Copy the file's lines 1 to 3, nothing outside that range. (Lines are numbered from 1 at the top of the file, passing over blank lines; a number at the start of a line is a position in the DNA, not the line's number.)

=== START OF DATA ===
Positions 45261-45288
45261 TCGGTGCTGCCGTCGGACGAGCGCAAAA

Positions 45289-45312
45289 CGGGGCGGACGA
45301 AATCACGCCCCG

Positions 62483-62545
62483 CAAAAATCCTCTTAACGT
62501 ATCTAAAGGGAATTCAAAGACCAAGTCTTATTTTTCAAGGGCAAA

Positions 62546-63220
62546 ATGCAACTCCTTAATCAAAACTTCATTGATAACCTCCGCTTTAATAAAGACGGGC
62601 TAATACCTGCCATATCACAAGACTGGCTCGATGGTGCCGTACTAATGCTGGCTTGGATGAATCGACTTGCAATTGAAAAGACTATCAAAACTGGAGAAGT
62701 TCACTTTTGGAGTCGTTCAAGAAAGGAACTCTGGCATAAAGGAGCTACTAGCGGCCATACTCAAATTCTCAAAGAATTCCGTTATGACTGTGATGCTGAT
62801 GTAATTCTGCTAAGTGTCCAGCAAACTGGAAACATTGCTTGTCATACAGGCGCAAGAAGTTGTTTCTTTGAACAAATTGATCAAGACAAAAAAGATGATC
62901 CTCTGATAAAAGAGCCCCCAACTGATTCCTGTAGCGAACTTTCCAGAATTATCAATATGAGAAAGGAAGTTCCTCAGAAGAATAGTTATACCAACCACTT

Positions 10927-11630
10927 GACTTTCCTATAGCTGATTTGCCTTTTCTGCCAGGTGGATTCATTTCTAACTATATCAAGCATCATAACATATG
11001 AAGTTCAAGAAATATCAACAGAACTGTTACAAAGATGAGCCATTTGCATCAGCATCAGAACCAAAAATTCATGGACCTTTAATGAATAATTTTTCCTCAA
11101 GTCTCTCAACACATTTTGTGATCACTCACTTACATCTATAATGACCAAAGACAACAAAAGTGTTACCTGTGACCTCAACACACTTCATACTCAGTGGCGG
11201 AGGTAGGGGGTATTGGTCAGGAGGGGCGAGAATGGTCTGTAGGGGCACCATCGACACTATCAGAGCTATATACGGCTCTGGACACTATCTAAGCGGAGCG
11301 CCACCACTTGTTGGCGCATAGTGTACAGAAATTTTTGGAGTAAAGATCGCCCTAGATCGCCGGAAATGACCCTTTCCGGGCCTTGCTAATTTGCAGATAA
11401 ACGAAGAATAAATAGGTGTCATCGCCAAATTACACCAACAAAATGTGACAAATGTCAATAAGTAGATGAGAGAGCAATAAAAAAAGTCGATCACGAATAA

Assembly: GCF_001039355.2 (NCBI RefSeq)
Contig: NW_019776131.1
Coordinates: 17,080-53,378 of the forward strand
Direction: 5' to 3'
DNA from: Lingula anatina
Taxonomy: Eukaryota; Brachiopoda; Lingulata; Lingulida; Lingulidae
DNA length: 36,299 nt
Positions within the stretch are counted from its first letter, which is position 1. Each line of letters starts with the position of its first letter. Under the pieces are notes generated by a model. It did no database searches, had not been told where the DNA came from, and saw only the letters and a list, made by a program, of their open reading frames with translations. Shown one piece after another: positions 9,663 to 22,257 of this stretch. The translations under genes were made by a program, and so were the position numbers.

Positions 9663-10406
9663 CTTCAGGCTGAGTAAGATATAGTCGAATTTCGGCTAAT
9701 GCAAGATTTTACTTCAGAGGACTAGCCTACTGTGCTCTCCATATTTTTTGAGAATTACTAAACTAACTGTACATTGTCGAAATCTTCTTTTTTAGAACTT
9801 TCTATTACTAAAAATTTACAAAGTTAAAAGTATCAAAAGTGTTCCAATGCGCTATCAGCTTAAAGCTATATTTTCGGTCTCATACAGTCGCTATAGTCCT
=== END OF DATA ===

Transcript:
Positions 45261-45288
45261 TCGGTGCTGCCGTCGGACGAGCGCAAAA

Positions 45289-45312